Fill your grocery cart with these chefs’ recommendations

Posted May 22, 2012, at 8:50 p.m.

If you want to cook like a chef, half the battle is having a pantry and refrigerator filled with the right ingredients.

Chefs know you can’t cook well without the right stuff on hand to get the job done.

So we asked a group of chefs who work in restaurants, food trucks and corporate kitchens, as teachers and personal chefs, for their advice on the one common grocery store item they can’t live without.

Fill your shopping cart with these ingredients and you’ll have the makings of a fine chef’s pantry and some really good eating, too.

A really nice olive oil

“If you think about it, you can use it to cook with, for vinaigrettes or marinades. It’s the first thing that comes to mind. If I think about all of the cooking I do at home, I’m always using olive oil in some aspect,” said Aaron Hervey, chef/co-owner of Crave Restaurant in downtown Akron, Ohio.

Low-sodium chicken stock

“I use it for making soups, sauces and for getting quick dinners on the table. I use it in rice pilafs. It’s multifunctional, and I use it for all of my braises. You have to have low-salt chicken stock on hand,” said Glenn Gillespie, chef at Edgar’s Restaurant in Akron.

Dried pasta

“With my wife and family, our go-to meal is always a really quick pasta. Bacon and pasta — if I’ve got those two things, I know I can put together a quick meal, especially at this time of year, when there’s lots of fresh vegetables. I add some vegetables and dinner’s on the table and I know the kids will eat it,” said Mike Mariola, chef/owner of City Square Steakhouse in Wooster, Ohio, and the Rail at Summit Mall in Fairlawn, Ohio.

Beans, canned or dried

“Cannellini beans, black beans, I use beans in a lot of dishes. Beans are a great source of protein. You can throw them together for a salad or you can put them in pasta or in soups. I can throw something together for dinner with beans and I don’t even need anything meat-wise.

“Cook whatever pasta you have on hand, drain, save some of the water. Add roasted, sauteed or steamed veggies, fresh or leftover, a couple of handfuls. Add a can of rinsed, drained beans — garbanzo, black, kidney, cannellini. Toss in some cheese, if you have it — ricotta, Parmesan. Season and garnish with fresh herbs. Add back some pasta water if necessary,” said Tamara Mitchell, chef/owner of Dine-In-Diva, Personal Chef Service in Akron.

Flour

“I use it a lot for baking. A lot of my dishes that I saute, I dust in flour first. I use it for making pasta. You have to have flour in your pantry. I use it for everything,” said Louis Prpich, chef/owner of Sugo Italian Bistro and the Chowder House Cafe in Cuyahoga Falls, Ohio.

A whole chicken

“When you buy a whole chicken, you have at least a sauce and two meals. When you break down the chicken, you can have the chicken breasts, which you can pound for a sandwich or light dinner. You have the legs for a nice Sunday grill, or put your cast iron on and have some wonderful fried chicken, with the wings, too. You’re left with the back which is the most flavorful part, which you can roast and turn into chicken soup, or add wine and you have the basis for a nice sauce,” said David Russo, chef/owner of Russo’s Restaurant in Cuyahoga Falls.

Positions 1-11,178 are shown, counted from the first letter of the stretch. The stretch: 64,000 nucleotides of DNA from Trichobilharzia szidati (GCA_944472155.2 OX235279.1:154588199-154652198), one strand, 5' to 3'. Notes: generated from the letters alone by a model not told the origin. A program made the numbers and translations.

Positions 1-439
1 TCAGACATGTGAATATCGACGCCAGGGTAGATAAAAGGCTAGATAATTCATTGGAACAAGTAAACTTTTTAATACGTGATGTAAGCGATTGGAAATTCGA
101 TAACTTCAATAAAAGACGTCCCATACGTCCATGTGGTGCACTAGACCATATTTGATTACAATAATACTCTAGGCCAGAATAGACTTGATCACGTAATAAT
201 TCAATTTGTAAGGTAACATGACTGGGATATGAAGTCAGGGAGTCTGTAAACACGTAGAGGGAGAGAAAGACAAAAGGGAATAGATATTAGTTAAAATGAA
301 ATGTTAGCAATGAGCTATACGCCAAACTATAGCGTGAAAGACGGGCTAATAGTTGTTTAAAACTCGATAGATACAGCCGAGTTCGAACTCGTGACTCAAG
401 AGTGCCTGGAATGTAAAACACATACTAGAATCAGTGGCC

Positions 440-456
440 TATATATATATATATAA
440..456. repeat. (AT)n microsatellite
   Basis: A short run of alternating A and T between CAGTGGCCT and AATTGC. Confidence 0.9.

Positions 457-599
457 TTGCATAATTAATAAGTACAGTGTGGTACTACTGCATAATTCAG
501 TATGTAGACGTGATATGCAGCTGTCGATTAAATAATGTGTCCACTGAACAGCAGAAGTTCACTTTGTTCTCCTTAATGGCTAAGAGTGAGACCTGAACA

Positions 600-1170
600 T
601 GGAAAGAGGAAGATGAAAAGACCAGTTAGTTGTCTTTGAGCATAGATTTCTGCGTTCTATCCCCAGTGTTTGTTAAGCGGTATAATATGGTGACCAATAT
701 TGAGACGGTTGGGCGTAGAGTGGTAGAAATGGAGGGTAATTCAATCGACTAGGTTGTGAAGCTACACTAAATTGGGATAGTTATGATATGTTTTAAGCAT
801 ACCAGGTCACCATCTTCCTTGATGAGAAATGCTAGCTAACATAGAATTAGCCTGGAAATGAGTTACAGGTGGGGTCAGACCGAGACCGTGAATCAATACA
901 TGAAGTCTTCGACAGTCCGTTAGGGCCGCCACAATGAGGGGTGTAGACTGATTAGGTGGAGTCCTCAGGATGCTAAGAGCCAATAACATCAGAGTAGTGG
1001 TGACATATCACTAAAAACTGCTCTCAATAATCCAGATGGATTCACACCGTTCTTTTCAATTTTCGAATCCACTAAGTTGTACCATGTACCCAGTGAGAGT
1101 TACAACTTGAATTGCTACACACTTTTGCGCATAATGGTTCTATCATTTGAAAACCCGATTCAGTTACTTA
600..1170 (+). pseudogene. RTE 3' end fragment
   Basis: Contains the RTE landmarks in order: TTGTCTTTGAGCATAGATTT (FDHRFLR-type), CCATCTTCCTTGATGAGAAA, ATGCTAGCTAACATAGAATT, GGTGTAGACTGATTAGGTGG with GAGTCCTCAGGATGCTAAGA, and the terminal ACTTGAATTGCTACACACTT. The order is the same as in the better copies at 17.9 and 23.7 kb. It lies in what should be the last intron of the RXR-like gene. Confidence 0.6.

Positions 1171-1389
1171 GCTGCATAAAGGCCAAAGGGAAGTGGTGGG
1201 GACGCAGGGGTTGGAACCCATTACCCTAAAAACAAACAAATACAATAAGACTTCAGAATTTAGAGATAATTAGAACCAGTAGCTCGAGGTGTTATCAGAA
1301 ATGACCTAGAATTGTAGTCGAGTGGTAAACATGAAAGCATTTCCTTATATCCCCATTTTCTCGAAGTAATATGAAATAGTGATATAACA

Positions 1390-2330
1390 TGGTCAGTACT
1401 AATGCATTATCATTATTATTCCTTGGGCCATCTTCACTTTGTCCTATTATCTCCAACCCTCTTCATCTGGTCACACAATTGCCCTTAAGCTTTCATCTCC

Balsamic vinegar

“Because it is so versatile, I can use it in salad dressing and for marinades, of course, but it is really useful when making soups and sauces, for adding just a touch to bring up the acidity level, which helps to extend the flavor [of the dish] so that is tasted in both the front and the back of the mouth. With cream of tomato soup, for example, adding a few drops at the end before serving heightens the acidity level in the soup so that you don’t just taste the tomato in the beginning, but it helps to carry the flavor all the way down your throat,” said Catherine St. John, chef/owner of the Western Reserve School of Cooking in Hudson.

Fresh thyme and lemons

Schneider described fresh thyme as her go-to all-purpose seasoning. “It adds to everything — potatoes, eggs, sauces, any reduction, if you are doing a roast, steaks on the grill. Second place, I’d have to say lemons. Thyme and lemons together. Maybe I should say lemon thyme. But lemons go in everything, too. I love lemon zest on roasted potatoes. If I roast redskins with garlic and thyme, I put lemon zest on them when they come out of the oven and it totally brightens them,” said Moe Schneider, chef/owner of Moe’s Restaurant in Cuyahoga Falls.

Grits

“I’ve been using grits a lot lately. It’s gluten free, healthy. You can serve it as a side dish. It’s like America’s polenta or a Southern man’s polenta. I serve it a lot with barbecued shrimp. It’s an easy side dish, it goes with a lot of Creole and Cajun dishes. By itself, you can have it for breakfast, of course, but you can have it with cheese or with shrimp for an entree. You can use it at every meal,” said Johnny Schulze, chef/owner of Wadsworth-based Zydeco Bistro mobile food truck.

Salad greens

“The reason is, we probably do more things with that for dinner ideas than anything else. We throw salmon on it or grilled shrimp or nothing, and add some dried cranberries and nuts and cheese, and there’s just a million things you can do with it,” said Bev Shaffer, Seville-based cookbook author and corporate chef for Vitamix in Olmsted Falls.

©2012 t he Akron Beacon Journal (Akron, Ohio)

Distributed by MCT Information Services

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